Speaking From Among The Bones is the fifth book in the Flavia de Luce series by Alan Bradley
Quick review (read on for full review)
I absolutely loved this book – and Flavia too! Beautifully written with a captivating cast of characters and an engaging plot, this is one of my favourite reads of the year so far. 5 / 5
Summary (from Goodreads)
Eleven-year-old amateur detective and ardent chemist Flavia de Luce is used to digging up clues, whether they’re found among the potions in her laboratory or between the pages of her insufferable sisters’ diaries. What she is not accustomed to is digging up bodies. Upon the five-hundredth anniversary of St. Tancred’s death, the English hamlet of Bishop’s Lacey is busily preparing to open its patron saint’s tomb. Nobody is more excited to peek inside the crypt than Flavia, yet what she finds will halt the proceedings dead in their tracks: the body of Mr. Collicutt, the church organist, his face grotesquely and inexplicably masked. Who held a vendetta against Mr. Collicutt, and why would they hide him in such a sacred resting place? The irrepressible Flavia decides to find out. And what she unearths will prove there’s never such thing as an open-and-shut case.
“I’ve mentioned before my passion for poisons and my special fondness for cyanide. But, to be perfectly fair, I must admit that I also have something of a soft spot for strychnine, not just for what it is, but for what it’s capable of becoming. Brought into the presence of nascent oxygen, for instance, these rather ordinary white crystals become at first rich blue in colour, then pass in succession through purple, violet, crimson, orange and yellow.
A perfect rainbow of ruin!
(From Speaking From Among The Bones by Alan Bradley, page 63)
I absolutely loved this book – and Flavia too! Beautifully written and heart-warming in its way, Flavia de Luce is wonderful as the younger-than-average sleuth, who no doubt possesses more brains than most. Although only a child herself, she is more than capable of working her way through the evidence, most of which she has collected herself, to locate the culprit.
First, a few thoughts on book covers and titles. As regular readers of these reviews will have already worked out, I cannot resist beautiful book cover art, and it was the cover of the next book in the series which first alerted me to these books. As for the cover of this book, I love the subtle colours, the tree branches, the headless stone carving and the bats. And the titles of the books are dramatic and evocative. Of the books in the series that I’ve so far read, I’ve learned these titles are inspired by Thomas Parnell’s poem, A Night-Piece on Death from 1721. On to the review…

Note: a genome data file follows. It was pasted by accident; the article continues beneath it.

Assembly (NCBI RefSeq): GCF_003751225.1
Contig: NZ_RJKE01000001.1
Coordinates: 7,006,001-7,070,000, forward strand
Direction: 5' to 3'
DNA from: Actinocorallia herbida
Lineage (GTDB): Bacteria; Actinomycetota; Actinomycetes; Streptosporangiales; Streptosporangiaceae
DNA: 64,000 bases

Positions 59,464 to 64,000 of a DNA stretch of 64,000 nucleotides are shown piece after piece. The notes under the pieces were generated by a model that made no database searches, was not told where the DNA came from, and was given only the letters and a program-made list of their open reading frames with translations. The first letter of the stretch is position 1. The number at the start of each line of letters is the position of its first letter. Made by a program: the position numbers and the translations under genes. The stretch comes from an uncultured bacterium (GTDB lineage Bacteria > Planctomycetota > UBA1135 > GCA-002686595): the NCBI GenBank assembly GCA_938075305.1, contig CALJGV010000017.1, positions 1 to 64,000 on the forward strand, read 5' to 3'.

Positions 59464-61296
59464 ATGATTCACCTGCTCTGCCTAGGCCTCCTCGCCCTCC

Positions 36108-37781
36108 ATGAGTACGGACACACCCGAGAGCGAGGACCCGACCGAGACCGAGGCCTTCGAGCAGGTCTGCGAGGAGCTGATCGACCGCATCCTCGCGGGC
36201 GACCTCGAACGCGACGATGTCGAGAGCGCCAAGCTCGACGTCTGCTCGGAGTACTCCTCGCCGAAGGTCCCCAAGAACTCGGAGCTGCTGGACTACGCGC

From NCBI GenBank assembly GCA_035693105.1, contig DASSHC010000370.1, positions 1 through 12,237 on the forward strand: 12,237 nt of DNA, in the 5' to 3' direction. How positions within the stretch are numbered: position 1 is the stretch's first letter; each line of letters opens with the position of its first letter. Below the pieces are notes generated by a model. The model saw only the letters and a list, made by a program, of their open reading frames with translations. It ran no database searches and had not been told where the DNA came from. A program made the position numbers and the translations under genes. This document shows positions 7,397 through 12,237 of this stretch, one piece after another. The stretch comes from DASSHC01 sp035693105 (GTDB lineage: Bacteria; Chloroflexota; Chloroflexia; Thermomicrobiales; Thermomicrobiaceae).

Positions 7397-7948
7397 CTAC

Although I jumped into the series with book 5 (and as soon as I finished it, I devoured book 6), I don’t feel that I needed to have read the preceding four books to understand what was going on in this one. However, I will of course, be returning to book one because after enjoying them so far I. Must. Read. Them. All.
The series is set during the 1950s, a time which sees much change in England. With the scars of the second world war still visible for many, this aspect of the setting isn’t down-played or glossed over – thanks very much to the character of Dogger. The book is full of quotable passages, and although it stars a child – Flavia is eleven at the time of “Speaking From Among The Bones” – this isn’t a story for children, and never does it once come across as childish.
I love the fact that Flavia loves poisons. And that she has her own fully functional, fully stocked, science laboratory, where she carries out the analysis on the evidence – or else plans and prepares for any other weird and wonderful experiment she has dreamed up. The world around her is at once both wonderfully simple and tremendously complex, given her age and her abilities. She is a child, but she doesn’t act like one, yet when something arises for which she isn’t prepared or isn’t necessarily old enough to comprehend, her prism shifts and we see the eleven year old beneath the older, wiser exterior she projects and others take for granted.
The most trying thing of all for Flavia is her home-life. Her relationship with her sisters is complicated, and the one with her father non-existent. There is a distance between her and nearly everyone else in Bishop’s Lacey, even the people she is related to, except for one person. The one person who seems to understand her best is Dogger, and in him she has an ally and a confidante.
The mystery is a good one, the setting perfectly captivating and the humour, often laugh-out-loud funny. I have nothing but good things to say about this book, and I have added a new name to my list of favourite authors. The next book in the series is, The Dead In Their Vaulted Arches, my review for which you will be able to read soon…